3580 Wilshire Boulevard

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Native New Yorker Charles Martin O'Leary was a physician in his early 40s who'd arrived in Los Angeles by way of San Francisco at the turn of the 20th century intending to do something other than remove appendixes; it seems that dabbling in Southland oil quickly provided him with the capital to buy and sell and develop a great deal of Southern California property over the next several decades. When he decided to move from Miami Avenue—now the continuation of Westmoreland Avenue north of Wilshire Boulevard—O'Leary chose a house at the southeast corner of Wilshire and Kingsley Drive that contractor William K. Peasley, then in the midst of building sections of May Rindge's Hueneme, Malibu & Port Los Angeles Railway, had built a few years before as his own home. A design of leading architect Frank M. Tyler, the Department of Buildings had issued Peasley a permit to begin construction of 3580 Wilshire on June 25, 1907; he remained at 3580 for just a couple of years before moving on to projects in the Imperial Valley.

O'Leary family lore has it that Charles's namesake son was born in the house on September 5, 1907, but it seems that the family may not have arrived on Wilshire Boulevard until Junior was about two years old. By now clearly enjoying speculation and having for the most part left medicine to go into stocks and bonds—he had gone to San Francisco to aid earthquake victims in 1906 and married Vera Fleming of Los Angeles later that year—Charles O'Leary doesn't actually seem to have acquired 3580 before 1910. Once there, however, he hired carpenter Jacob Smith and, after being issued a building permit on December 18, 1911, added a garage to the property.


The residential era of Wilshire Boulevard lasted little more than a generation; 3580 was not among
the few that were moved to newer neighborhoods to the west. It lasted 22 years before it
was demolished and replaced with the low-rise commercial building seen here at left
circa 1937. While the Wilshire Boulevard Temple at right remains, as does the
Wiltern tower in the center distance and, remarkably, the steep-roofed
Mullen & Bluett branch store this side of it, 3580's replacement
is now the site of a typical mid-Wilshire glass high-rise.


By the mid 1920s, with commercialization blowing wildly west from its eastern reaches toward the emerging Miracle Mile, Wilshire Boulevard was clearly now no place for homes. Even if residents were forced to give up on what they might have originally thought would be long-term domestic stability, they would be compensated by exponentially increased property values. While it is unclear as to where O'Leary—now retired—might have been living at the time even if he was apparently still in possession, the Los Angeles Times reported on March 7, 1926, that Lawrence W. Snell of Detroit, a prominent real estate man and friend of Henry Ford who appears to have been renting the house for the winter, had died at 3580 the day before. A few years later, according to O'Leary's grandson, while the family retained ownership of the land, the house itself was sold to a developer. The Nolan Wrecking Company is listed as the owner of the house on a demolition permit for it issued on August 16, 1929, but Los Angeles real estate man Sol Malsman was the developer of 3580's commercial replacement cited in an announcement in the Times on October 20, 1929, and on the building permit issued for it on August 1, 1930. Considering that Wall Street had crashed resoundingly just nine days after the permit was pulled, it is remarkable that the lot did not remain vacant for decades, as many Boulevard parcels did. It appears, however, that Malsman defaulted on his arrangement with O'Leary, who then became the owner of the new structure. (One O'Leary descendant, it should be noted, remembers the building as their family's project—they would in any case retain ownership of it until the late 1960s and of the land until 2000.) While the loss of a Tyler-designed residence, and one only 22 years old, was certainly lamentable, the building that replaced it as Wilshire Boulevard entered its new low-rise commercial era might have been some architectural consolation if it, too, had not eventually been lost. S. Charles Lee, noted for his scores of flamboyant movie theaters throughout California, was the architect for the replacement of 3580, which would wrap around the Kingsley corner. It would house a number of businesses, including, briefly, Marmon and Duesenberg agencies in the last years of those makes. In 1930—after a brief stop at the Ansonia apartments on the north side of Westlake Park—Charles and Vera O'Leary followed the residential trend away from aging and/or commercializing districts of Los Angeles toward newer western suburbs such as Windsor Square and Hancock Park; they settled into a 1922 Robert Farquhar–designed house at 201 North Rossmore Avenue. Charles died there on March 1, 1937.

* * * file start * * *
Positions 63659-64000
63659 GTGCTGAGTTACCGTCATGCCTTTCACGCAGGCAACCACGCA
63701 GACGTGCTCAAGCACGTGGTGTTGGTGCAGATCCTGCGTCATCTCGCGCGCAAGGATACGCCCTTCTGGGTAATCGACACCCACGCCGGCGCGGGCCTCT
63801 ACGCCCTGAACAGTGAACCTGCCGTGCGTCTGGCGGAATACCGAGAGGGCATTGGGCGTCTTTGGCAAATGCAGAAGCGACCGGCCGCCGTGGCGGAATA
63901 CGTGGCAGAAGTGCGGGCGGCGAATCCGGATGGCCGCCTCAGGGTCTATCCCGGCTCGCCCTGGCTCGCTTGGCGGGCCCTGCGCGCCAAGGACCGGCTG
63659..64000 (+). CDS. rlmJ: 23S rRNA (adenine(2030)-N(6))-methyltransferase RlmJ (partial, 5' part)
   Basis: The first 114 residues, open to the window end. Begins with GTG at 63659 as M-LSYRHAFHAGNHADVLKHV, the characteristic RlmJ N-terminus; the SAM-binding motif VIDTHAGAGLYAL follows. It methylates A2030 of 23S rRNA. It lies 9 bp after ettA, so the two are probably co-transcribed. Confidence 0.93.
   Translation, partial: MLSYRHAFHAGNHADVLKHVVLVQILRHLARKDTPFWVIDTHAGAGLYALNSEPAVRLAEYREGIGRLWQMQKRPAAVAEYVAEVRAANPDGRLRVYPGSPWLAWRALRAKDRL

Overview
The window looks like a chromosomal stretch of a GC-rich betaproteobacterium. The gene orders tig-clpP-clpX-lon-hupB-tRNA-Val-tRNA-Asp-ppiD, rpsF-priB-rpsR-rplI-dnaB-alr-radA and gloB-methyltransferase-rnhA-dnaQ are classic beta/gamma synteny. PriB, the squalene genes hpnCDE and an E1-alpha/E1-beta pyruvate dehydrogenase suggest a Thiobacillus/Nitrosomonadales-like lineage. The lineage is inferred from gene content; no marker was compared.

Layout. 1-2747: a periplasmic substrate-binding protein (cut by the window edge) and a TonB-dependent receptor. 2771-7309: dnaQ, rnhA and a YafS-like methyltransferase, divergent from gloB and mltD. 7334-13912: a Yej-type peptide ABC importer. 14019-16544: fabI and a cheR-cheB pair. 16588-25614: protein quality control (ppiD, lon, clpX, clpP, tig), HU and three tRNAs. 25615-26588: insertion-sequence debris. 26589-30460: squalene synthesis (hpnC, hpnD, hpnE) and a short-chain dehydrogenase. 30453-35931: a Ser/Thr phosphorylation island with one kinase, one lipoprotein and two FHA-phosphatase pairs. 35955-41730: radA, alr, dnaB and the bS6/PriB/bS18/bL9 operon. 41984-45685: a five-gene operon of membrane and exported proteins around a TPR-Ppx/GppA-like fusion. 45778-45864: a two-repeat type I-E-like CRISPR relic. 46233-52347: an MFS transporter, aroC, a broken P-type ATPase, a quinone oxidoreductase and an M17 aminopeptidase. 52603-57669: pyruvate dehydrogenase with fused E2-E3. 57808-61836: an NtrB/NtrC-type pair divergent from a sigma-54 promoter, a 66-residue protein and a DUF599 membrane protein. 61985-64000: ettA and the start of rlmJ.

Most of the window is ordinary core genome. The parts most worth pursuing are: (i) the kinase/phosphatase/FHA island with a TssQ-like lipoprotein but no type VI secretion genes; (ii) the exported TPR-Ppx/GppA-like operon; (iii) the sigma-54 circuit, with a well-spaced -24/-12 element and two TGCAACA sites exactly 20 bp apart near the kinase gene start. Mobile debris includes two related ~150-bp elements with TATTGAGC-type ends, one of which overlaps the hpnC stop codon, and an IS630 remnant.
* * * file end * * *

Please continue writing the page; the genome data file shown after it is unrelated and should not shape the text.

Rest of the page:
As of yet, only oblique images of the Lee design have surfaced; it is reported to have been stripped of it architectural character in the 1950s, and then replaced with the present unremarkable high-rise in 1972.


The O'Leary house was pictured in the Los Angeles Times on October 18, 1912, when a controversy
arose over the move of a house from the Westlake District to the lot just behind 3580. A neighbor
of O'Leary managed to get a court injunction stopping the placement of what he deemed
too modest a residence for the neighborhood; the house stood on trucks blocking
Kingsley Drive for days while the matter was sorted. (The neighbor was
successful; the unworthy dwelling wound up at what is today the
northeast corner of Olympic Boulevard and Serrano Avenue.)